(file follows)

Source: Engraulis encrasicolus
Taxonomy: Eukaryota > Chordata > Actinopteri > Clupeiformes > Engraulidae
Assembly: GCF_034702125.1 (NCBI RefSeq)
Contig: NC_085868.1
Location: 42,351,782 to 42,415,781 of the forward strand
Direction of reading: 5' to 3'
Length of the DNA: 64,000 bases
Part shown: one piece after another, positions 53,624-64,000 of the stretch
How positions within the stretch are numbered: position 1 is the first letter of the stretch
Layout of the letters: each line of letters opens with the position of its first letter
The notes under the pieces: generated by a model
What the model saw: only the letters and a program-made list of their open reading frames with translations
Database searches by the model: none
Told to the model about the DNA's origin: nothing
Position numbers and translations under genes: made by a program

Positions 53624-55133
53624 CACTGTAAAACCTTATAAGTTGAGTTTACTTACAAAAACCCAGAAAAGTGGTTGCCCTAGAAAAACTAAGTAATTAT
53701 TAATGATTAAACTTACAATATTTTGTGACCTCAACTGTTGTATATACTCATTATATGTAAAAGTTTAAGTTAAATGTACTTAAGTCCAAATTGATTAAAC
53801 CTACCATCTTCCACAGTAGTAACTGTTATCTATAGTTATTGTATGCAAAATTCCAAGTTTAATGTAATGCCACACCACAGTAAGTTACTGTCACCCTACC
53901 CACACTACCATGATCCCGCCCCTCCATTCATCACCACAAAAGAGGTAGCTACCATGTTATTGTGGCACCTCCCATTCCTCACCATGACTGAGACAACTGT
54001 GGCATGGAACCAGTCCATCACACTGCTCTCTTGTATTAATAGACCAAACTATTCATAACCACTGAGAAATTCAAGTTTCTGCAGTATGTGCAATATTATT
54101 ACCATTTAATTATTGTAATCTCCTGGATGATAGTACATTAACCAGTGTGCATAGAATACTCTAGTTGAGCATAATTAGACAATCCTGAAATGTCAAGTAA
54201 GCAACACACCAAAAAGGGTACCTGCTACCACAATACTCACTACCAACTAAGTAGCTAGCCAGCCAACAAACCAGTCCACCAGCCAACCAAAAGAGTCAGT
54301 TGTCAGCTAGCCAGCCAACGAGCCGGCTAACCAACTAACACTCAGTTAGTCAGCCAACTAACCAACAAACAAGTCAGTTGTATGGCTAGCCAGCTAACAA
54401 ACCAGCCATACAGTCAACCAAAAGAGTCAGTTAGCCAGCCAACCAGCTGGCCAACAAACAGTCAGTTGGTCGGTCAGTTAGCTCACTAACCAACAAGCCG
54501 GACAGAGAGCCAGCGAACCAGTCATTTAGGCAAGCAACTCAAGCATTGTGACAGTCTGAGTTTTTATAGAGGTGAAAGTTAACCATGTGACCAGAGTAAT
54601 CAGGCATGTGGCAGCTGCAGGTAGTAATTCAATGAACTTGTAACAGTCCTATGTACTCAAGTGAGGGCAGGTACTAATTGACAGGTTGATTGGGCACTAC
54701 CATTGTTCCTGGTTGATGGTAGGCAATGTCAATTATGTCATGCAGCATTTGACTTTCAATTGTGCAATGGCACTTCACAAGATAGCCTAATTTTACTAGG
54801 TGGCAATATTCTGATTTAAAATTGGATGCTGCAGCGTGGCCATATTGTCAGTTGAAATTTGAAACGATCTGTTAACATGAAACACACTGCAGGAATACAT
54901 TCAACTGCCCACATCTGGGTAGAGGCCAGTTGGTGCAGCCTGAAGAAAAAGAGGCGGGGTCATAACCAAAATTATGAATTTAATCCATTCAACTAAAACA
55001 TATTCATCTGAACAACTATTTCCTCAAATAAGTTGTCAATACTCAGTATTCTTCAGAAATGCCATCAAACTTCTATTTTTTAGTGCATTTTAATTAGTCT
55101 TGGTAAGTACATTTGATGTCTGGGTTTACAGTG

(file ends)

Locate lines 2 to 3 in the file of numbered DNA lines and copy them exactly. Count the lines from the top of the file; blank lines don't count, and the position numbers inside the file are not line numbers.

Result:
Taxonomy: Eukaryota > Chordata > Actinopteri > Clupeiformes > Engraulidae
Assembly: GCF_034702125.1 (NCBI RefSeq)